Some 4.9 million people have visited the Czech Republic’s chateaux and castles this season, which is 300,000 more than last year, the National Heritage Institute said at a press conference on Thursday. Conservationists expect the number to reach five million, since some of the castles and chateaux, such as Karlštejn, or Sychrov, remain open even during the winter season. Lednice remains the most visited chateaux, followed by Český Krumlov and Hluboká.
Prague Castle is stepping up security. In the future, access to St. Vitus’ Cathedral will only be possible by passing though security barriers. The president’s office is also seeking to complete a security camera system for the surrounds of the castle. Security flaws were exposed in September when a stunt art group flew a giant pair of underpants from a flagpole. The head of state’s office says the increased security is needed because of the threat of a terrorist attack.
Most Czech castles and stately homes will close this weekend at the conclusion of the summer season and what appears to have been a record year. Most expect to announce record visitor numbers for the season. The top draw in the Czech Republic, the Lednice stately home had more than 352,000 visitors by the end of September and expects the full year total to advance to around 400,000. It is opened only at weekends from October. The second placed attraction in the country is Český Krumlov.
The police have passed the case against three members of the guerrilla art group Ztohoven on to the state prosecutors office, police spokeswoman Andrea Zoulová has confirmed. The members of the renegade group, between the ages of 33 and 41, made international headlines when they posed as chimneysweeps, climbed onto the roof of Prague Castle, and replaced the presidential flag, an official symbol of the Czech Republic, with a pair of enormous red underpants. The move was meant as criticism of the current head-of-state’s past public behaviour and policies. The police charged the three with disorderly conduct, theft and the damage of private property; damages incurred in the stunt have been tabulated at 90 thousand crowns.
The head of the Prague Castle guard, Radim Studený, has been dismissed, the spokesman of the Czech head of state, Jiří Ovčáček announced on Monday. Studený’s imp[ending dismissal had already been signaled by Czech president Miloš Zeman, over the failure of the castle guard to prevent the guerilla artistic group, Ztohoven, hanging some massive red underpants from a castle flagstaff instead of the presidential standard. The stunt has already cost the head of the president’s bodyguard his job. The president’s spokesman said other changes in the staff as a result of the underpants stunt could still be in the pipeline.
Petr Dongres, the former head of President Zeman’s security team, has been appointed deputy head of the special operations force responsible for protecting public officials and visiting foreign dignitaries, the ctk news agency reports. Dongres asked to be released from his post in the president’s service after a breach of security last month in which activists, posing as chimneysweeps, managed to climb onto the roof and hung a pair of red underpants in place of the presidential standard. He had served as head of security at Prague Castle since 2012 when his predecessor Jiri Sklenka resigned after a man in the street shot several pellets at then president Klaus from an airsoft plastic gun.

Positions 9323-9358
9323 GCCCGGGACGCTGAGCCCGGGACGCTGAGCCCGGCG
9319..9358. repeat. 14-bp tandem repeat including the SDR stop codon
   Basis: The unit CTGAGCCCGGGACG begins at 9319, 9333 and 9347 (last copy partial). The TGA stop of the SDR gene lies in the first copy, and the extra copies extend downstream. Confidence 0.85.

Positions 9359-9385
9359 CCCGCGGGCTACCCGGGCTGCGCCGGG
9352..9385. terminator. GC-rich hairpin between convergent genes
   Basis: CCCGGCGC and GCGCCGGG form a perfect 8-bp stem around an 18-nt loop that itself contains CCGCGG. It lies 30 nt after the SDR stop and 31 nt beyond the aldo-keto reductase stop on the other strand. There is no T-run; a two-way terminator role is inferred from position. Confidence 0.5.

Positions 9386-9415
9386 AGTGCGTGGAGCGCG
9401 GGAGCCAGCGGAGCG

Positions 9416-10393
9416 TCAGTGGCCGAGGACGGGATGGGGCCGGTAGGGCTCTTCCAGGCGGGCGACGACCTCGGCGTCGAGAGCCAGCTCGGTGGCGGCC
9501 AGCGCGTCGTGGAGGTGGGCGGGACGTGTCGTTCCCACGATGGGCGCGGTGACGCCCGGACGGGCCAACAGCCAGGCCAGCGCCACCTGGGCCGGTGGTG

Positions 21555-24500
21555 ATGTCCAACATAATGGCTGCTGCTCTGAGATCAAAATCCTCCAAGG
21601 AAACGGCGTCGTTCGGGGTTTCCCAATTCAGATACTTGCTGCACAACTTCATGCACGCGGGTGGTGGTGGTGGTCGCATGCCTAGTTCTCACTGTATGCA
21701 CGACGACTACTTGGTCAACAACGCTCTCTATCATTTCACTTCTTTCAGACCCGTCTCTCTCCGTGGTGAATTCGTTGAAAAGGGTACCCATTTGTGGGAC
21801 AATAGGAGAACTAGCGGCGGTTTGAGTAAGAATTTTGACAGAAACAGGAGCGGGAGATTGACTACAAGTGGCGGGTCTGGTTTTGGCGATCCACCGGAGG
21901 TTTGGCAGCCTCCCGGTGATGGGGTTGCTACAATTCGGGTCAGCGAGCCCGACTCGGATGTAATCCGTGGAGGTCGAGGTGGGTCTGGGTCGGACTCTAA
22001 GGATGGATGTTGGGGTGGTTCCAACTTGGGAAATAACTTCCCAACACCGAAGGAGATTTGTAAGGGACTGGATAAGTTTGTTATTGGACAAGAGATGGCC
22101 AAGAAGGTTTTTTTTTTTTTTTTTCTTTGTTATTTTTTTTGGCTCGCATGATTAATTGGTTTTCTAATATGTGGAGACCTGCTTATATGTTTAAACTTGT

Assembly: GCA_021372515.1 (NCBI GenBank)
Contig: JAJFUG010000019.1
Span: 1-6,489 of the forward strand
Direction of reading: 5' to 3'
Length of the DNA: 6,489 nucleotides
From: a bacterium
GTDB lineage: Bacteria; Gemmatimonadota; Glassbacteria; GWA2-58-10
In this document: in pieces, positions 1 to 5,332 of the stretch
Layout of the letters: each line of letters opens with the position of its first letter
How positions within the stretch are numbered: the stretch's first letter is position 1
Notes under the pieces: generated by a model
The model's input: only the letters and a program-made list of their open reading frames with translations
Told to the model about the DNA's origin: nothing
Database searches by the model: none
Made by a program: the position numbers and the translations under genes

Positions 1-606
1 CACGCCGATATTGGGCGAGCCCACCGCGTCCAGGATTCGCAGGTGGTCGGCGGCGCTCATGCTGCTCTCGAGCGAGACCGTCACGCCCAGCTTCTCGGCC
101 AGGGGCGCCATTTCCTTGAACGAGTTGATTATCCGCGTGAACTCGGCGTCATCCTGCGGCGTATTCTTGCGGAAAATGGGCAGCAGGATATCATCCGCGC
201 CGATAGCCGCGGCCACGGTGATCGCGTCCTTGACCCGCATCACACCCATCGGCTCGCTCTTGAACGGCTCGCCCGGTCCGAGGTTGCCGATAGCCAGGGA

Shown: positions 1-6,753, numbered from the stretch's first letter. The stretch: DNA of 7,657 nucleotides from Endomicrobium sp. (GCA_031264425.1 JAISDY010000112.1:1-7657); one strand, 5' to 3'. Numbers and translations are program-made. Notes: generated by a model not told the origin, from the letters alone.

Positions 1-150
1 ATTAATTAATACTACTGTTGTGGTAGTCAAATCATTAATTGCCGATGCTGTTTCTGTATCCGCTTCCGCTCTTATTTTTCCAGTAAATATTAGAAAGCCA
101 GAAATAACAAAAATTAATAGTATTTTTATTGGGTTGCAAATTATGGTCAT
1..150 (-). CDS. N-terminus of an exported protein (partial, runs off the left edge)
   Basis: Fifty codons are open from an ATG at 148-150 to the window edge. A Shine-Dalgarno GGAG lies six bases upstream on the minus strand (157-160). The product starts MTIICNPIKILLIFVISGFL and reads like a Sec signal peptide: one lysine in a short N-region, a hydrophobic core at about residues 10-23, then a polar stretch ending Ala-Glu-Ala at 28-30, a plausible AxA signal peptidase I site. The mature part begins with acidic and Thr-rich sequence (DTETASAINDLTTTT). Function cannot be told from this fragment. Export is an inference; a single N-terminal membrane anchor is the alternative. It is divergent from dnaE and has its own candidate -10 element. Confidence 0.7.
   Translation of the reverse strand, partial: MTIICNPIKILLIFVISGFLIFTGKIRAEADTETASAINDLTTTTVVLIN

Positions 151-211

President Miloš Zeman has said that in the event that his chancellor, Vratislav Mynář, fails to get top–level security clearance, there will always be a “respectable place” for him at Prague Castle. The Czech media reported this week the chief-of-staff had allegedly not been cleared and the chancellor himself confirmed on Friday that was the case. In the past the president said the aid, who applied for clearance in December 2013, could not remain in the post if he failed to receive it. But the president made clear on Thursday that he fully expected Mr Mynář to appeal the decision if it was in the negative.
President Miloš Zeman said on Thursday that his chancellor, Vratislav Mynář would have to quit his post if he fails to get the top-security clearance needed for the job. However he said he would give Mr. Mynář time to appeal the verdict if it proves negative. The president made a similar statement soon after taking office and appointing the chancellor, but it has taken two and a half years for the National Security Office to come to a decision, allegedly due to procrastination on the part of the chancellor in providing all the necessary documents. According to the daily Právo the security clearance has not been granted.
Petr Dongres, who heads the president’s security team at Prague Castle has asked to be released from his post in the wake of a breach of security last weekend in which activists, posing as chimneysweeps, managed to climb onto the roof and hung a pair of red underpants in place of the presidential standard. President Miloš Zeman had already made clear that Dongres could not remain in his post and on Thursday he indicated that more heads would roll, saying that the Prague Castle Guard was co-responsible for the breach of security.
Prague Castle is to beef up security following last Saturday’s incident in which activists, posing as chimneysweepers, managed to breach security and hung a pair of red underpants in place of the presidential seal. While the Castle insists the proposed measures have been on the cards for months, Czech president Miloš Zeman conceded that the current affair will speed up the discussions.
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